Last modified on 6 March 2011, at 03:13

FontLab/Scripting/Setup

Installing Python on Mac OSXEdit

  • FontLab 4.6.x requires the Mac OS 9/Carbon version of the Python interpreter, not the native Mac OS X version.
  • The 2.x series of Python releases are the Carbon versions. e.g. Version 2.3.3 works OK on Tiger.
  • Download Python from the FontLab site here or from the Python site 2.2.1 or 2.3.3 or from the Mac Python page here.
  • The Python installer places the “Python 2.x.x” folder in the Applications folder under Mac OS X e.g.
/Applications/MacPython-OS9 2.3.3/
  • Read the installer instructions. After installing there is a "Configure Python" app that has to be run to hook everything up. The script which the app invokes can also be run directly. If the 2.3.3 version of "Configure Python" freezes, you will need to force-quit it and try again. If this fails repeatedly, then install Python 2.2.1 instead and then try running it again.
  • Test Python is running by launching the Python Interpreter. If the interpreter terminal window doesn't come up, backtrack.

Activating Python in FontLabEdit

File:FontLabPropertiesVersionDisplay.jpg
Properties palette showing version and Python install status
  • Once Python is up and running on your system, launch FontLab and enable Python scripting in the application preferences: To do this, go to FontLab/Preferences.../General tab and set the "Enable Python scripting" checkbox option; then restart.
File:FontLab Prefs EnablePython.jpg
Screenshot of FontLab 4.6.1 application General preference to enable Python scripting support


  • Verify that FontLab can see Python. You can test this in two ways:
  1. View the Properties palette with no font file open. To do this, select /Edit/Properties... With no font open, the properties panel displays the application version and Python install status - as illustrated.
  2. Check that the "Macro" menu item at /View/Toolbars/Macro is enabled: If it is grayed out, then FontLab thinks Python is not installed. Try re-booting FontLab if you know Python is running OK.


  • EDITORIAL NOTE: These sections will eventually migrate to their own pages in the Book hierarchy.

Installing MacrosEdit

  • FontLab (version 4.6.x) stores macros in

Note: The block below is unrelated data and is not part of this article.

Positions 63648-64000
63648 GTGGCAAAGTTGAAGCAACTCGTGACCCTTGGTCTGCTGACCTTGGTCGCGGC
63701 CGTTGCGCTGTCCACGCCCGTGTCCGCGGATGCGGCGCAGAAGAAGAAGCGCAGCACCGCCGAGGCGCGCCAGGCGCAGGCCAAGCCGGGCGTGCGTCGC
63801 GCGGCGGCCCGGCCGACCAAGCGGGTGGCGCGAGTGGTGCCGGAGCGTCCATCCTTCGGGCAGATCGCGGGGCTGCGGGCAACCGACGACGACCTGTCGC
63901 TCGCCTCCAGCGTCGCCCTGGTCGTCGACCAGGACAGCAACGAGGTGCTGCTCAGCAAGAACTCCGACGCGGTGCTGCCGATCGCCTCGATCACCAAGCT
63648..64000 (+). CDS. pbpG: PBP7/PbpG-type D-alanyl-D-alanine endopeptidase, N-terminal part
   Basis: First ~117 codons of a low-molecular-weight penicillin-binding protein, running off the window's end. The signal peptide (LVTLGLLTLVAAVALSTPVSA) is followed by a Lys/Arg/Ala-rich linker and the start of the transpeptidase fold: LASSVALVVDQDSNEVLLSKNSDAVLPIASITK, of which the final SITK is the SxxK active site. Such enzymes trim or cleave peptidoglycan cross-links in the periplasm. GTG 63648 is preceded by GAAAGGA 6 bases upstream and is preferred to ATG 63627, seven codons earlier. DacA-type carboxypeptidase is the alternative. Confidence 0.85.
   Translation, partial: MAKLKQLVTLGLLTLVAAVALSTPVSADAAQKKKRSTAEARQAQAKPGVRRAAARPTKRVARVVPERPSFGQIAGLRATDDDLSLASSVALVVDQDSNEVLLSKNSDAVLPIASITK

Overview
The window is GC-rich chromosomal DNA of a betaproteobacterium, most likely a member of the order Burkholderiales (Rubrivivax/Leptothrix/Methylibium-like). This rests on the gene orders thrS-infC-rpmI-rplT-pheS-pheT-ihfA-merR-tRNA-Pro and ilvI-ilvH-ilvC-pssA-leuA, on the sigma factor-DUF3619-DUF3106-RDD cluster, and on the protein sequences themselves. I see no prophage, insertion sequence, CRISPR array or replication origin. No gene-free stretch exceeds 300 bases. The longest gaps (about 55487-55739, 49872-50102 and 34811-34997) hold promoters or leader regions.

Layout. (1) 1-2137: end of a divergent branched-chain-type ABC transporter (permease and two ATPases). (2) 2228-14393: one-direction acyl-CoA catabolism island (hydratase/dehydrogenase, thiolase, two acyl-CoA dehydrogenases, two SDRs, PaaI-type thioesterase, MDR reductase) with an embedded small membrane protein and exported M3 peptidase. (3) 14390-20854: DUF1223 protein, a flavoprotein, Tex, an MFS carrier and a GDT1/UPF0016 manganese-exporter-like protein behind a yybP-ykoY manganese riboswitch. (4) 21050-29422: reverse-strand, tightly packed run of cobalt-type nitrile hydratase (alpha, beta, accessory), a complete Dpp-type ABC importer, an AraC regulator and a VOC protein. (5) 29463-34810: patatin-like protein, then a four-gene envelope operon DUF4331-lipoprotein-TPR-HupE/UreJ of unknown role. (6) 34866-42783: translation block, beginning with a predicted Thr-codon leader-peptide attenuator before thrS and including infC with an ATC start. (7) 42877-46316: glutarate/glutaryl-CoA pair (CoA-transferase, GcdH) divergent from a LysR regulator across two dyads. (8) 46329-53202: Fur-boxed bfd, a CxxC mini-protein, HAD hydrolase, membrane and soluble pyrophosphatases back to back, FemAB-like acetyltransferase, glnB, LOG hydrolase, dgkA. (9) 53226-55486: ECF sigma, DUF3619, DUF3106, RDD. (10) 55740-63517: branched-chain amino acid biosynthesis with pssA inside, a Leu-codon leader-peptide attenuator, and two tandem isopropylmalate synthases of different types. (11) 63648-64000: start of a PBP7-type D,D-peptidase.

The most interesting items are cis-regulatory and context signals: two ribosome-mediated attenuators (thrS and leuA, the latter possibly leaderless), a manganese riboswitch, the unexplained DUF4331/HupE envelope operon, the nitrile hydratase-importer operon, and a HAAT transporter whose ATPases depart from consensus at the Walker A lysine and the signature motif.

/Applications/FontLab 4.6/Macros/

Within this folder, the sub-directories correspond to the first menu in the Macro Toolbar (ignoring the left-most "tool" menu) and the Macro names appear in the second menu. The first menu lists 3 items: Top Level (Any macros in the root level), Effects and Export. There is a hidden sub-directory called "System" within which you can hook your code into the various context menus and application events (see below).

  • FontLab Studio (version 5.x) stores macros in a different location:
/Library/Application Support/FontLab/Studio 5/Macros/
  • Add your own directory to group your macros together. e.g.
/Applications/FontLab 4.6/Macros/MyMacros/

Your folder named "MyMacros" will appear in the first macro toolbar menu along with other sub-directories like this:

Top Level
Effects
Export
MyMacros
  • Drop your python script files into /MyMacros/ and they will appear in the menu.
  • Macro files must have the .py suffix to be recognized. e.g. HelloWorld.py
  • The directory structure is scanned at launch time. Therefore after creating a new sub-directory, you have to re-launch FontLab.
  • The files in a directory are scanned when you select it. Therefore to use a newly installed macro, you only need to move out of the directory and back to it via the first menu. e.g. move out of "MyMacros" to "Top Level" and then back again.

Using MacrosEdit

  • Macros can only be accessed by the toolbar initially, so this needs to be on-screen.
  • Select it at /View/Toolbars/Macros. The Macro bar looks like this:
File:FontLab461MacroBar.jpg
The FontLab 4.6.1 Macro Toolbar


  • Executing a macro manually is a 3-mouse-step action: